The Simple Oven Cleaner Mistake That Could Spell Doom For Your Appliance

Cooking with your oven is a breeze until it's time to clean all the gunk and hardened food from it. We are all guilty of drenching cleaning rags with oven cleaner and wiping down every visible nook and cranny of the appliance. However, you are probably doing your appliance more harm than good. Oven cleaners often contain strong chemicals that some sensitive areas around your stove aren't meant to be exposed to. By lathering them down, you are opening them up to corrosion and hastening wear and tear.

Much like other household cleaning products, oven cleaners are pretty harsh and should be handled with caution. A lot of them contain sodium hydroxide or lye, a highly corrosive compound. Sodium hydroxide is so widely used in soaps and cleaning products because of its effectiveness in dissolving grease, proteins, and grime. This ingredient is not only harsh on your skin but also on metals and their alloys. What else is made of metal? Your oven.

There are several oven cleaner mistakes you don't want to make. If you have a self-cleaning oven, it already sanitizes itself by heating up to almost 1,000 degrees Fahrenheit. The enamel interior of a self-cleaning oven would be damaged by the oven cleaner. Your oven also has a gasket, the silicone seal that keeps it airtight while your food bakes. It is easily broken down by oven cleaner and this means less heat retention and your oven not cooking food evenly or taking forever.

Use the oven cleaner safely by removing cleanable items before spraying

Despite the numerous mistakes that are associated with it, you can use your oven cleaner safely without risking any delicate parts of your oven. The best way to do this is by bringing out the wire racks and the bake trays that have food stuck on them and placing them on old newspapers. Spray them with the cleaner in an open space to minimize the risk of getting that harsh liquid on your gasket and heating elements or even breathing it in. Let this sit for about half an hour before wiping them clean and rinsing thoroughly.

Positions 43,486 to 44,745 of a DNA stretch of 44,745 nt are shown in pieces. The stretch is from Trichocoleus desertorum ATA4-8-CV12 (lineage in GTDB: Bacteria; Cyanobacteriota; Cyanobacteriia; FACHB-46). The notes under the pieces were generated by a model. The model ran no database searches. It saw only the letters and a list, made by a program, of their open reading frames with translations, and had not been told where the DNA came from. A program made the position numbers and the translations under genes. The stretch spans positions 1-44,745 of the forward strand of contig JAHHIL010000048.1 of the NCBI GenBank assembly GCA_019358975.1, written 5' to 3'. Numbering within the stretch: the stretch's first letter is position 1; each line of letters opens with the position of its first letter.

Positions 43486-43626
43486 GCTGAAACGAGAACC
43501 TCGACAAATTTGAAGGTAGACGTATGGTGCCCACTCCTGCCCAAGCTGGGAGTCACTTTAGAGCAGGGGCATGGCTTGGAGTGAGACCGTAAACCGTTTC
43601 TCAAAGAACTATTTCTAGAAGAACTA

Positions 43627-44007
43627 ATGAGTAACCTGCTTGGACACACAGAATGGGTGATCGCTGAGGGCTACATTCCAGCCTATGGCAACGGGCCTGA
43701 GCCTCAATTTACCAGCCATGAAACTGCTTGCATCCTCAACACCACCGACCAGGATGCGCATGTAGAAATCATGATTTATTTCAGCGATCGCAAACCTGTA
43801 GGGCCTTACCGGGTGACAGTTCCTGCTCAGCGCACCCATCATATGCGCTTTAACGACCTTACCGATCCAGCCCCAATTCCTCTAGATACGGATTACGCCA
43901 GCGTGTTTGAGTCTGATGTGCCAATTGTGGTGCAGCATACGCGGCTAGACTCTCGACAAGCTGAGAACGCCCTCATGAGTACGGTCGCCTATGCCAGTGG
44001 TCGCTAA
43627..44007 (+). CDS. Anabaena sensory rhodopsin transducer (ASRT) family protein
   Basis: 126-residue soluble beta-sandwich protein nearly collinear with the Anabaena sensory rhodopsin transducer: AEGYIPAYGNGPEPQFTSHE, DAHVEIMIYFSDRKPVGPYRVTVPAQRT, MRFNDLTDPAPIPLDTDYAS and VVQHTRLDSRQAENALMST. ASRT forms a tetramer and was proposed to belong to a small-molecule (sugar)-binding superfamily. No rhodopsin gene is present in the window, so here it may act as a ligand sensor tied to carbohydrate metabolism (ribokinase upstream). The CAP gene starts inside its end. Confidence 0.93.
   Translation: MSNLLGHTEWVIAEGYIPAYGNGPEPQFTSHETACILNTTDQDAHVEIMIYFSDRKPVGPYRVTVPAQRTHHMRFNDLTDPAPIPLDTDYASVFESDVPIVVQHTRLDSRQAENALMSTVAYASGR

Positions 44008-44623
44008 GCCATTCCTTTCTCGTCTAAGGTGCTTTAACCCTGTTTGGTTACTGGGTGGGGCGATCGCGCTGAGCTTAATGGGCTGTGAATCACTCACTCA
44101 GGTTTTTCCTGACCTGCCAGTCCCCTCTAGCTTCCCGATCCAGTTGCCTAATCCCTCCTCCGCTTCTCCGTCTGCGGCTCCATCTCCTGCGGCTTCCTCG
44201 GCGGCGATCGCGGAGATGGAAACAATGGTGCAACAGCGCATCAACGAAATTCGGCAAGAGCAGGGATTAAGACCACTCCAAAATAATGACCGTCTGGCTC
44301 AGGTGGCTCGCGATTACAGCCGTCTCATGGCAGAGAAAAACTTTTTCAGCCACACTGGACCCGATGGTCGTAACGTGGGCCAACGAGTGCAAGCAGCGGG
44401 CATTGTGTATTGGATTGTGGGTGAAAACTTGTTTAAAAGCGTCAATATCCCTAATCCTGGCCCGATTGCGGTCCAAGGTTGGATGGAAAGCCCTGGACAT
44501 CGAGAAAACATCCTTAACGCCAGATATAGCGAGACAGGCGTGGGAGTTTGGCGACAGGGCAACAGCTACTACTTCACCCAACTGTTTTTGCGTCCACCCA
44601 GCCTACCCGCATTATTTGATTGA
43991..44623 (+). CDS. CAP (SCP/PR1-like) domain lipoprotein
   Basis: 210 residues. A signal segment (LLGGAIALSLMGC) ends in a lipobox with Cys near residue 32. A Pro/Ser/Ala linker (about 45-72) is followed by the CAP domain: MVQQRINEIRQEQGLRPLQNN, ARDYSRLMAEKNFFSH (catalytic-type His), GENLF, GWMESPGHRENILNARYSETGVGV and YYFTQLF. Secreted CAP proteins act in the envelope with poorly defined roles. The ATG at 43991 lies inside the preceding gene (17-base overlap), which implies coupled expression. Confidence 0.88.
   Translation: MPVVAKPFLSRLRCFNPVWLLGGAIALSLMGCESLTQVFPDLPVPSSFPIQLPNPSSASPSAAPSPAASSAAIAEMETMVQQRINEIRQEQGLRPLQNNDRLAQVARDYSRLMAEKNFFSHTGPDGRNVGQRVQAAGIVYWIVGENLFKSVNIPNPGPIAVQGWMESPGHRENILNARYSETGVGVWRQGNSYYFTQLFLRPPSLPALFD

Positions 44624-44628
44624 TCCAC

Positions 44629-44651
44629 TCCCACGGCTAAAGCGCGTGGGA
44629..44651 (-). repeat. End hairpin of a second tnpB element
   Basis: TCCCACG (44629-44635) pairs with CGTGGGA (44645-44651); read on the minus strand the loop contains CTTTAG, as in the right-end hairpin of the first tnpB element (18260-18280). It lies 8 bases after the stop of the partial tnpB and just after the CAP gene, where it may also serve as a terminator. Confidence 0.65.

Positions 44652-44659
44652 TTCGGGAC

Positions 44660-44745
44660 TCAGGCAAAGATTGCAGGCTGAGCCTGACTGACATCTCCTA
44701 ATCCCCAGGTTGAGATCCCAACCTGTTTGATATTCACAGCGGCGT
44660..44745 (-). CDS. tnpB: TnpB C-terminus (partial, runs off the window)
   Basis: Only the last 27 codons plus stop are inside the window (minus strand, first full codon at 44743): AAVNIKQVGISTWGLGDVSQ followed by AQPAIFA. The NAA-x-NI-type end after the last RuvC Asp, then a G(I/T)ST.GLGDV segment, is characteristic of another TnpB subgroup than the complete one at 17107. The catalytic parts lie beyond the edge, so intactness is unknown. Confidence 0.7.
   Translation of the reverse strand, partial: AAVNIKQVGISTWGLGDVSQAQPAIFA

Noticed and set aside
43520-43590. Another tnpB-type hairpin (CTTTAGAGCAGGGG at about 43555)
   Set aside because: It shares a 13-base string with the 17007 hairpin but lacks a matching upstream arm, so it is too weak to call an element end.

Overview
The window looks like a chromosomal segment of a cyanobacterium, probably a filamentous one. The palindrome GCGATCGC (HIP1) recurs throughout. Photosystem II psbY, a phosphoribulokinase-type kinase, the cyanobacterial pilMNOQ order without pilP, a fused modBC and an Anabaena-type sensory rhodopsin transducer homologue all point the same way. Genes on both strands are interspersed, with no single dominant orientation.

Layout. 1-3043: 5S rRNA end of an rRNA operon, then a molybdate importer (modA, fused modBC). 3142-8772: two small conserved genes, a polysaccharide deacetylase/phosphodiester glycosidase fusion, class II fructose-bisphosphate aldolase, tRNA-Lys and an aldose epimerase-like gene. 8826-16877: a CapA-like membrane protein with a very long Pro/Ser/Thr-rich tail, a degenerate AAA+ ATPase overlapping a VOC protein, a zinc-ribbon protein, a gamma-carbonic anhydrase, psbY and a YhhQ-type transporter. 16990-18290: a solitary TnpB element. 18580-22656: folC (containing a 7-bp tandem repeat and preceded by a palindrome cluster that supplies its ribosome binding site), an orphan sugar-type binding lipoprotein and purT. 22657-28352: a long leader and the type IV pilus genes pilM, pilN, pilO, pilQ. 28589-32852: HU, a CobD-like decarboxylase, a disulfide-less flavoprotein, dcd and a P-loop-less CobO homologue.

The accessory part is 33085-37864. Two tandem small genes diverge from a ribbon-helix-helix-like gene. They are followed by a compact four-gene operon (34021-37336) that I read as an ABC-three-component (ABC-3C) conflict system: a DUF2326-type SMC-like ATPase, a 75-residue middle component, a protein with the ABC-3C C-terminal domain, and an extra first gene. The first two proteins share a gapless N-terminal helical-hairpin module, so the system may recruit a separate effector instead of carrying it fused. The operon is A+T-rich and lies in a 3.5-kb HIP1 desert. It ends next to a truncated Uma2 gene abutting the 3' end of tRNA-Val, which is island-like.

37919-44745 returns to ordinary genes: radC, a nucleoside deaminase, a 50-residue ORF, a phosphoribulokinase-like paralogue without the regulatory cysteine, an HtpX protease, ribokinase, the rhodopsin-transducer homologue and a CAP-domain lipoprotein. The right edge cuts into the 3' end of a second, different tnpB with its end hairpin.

If you must clean splashed food inside your oven, be sure to aim directly at the food and not on the sensitive areas. Leave the oven door closed throughout the waiting period of up to a couple hours before cleaning. Above all, never forget to layer up. Put on your protective gloves and even a mask when you're working with oven cleaner. Yes, you can sustain burns and rashes from the irritating product if you're not careful. Make sure to throw open the kitchen windows, too, so that you don't suffocate from the fumes.

Clean your oven the natural way instead

Oven cleaner is truly the bane of your cooking appliance, so think of the stove and oven's shelf-life before using it. A lot of people don't and then wonder why the metal is rusting and their food spends centuries in there only to come out half-done. There are ways to clean your oven properly using safer, milder household products that you won't have to worry about, like baking soda.

Baking soda is your forever trusty, ever-available best friend who happens to live in your kitchen cabinet. We use it for a variety of things, and it can also be used to clean your oven without the risk of corroding it. It's abrasive enough to mop up grease and food particles without causing damage to the surface of your appliance. However, baking soda is usually a no-no with aluminum, but since your oven is likely made of iron or steel, you're good.

To clean with baking soda, mix ½ cup of it with 3 tablespoons of water to form a paste. Smear this paste around in the oven where those food juices have dripped. Steer clear of the heating element so you don't accidentally get paste inside. You can let this sit for about 20 minutes before grabbing an old toothbrush or sponge and getting to work. Gently scrub until all the grime is lifted and then wipe it clean with a rag soaked in a mixture of three parts water to one part vinegar.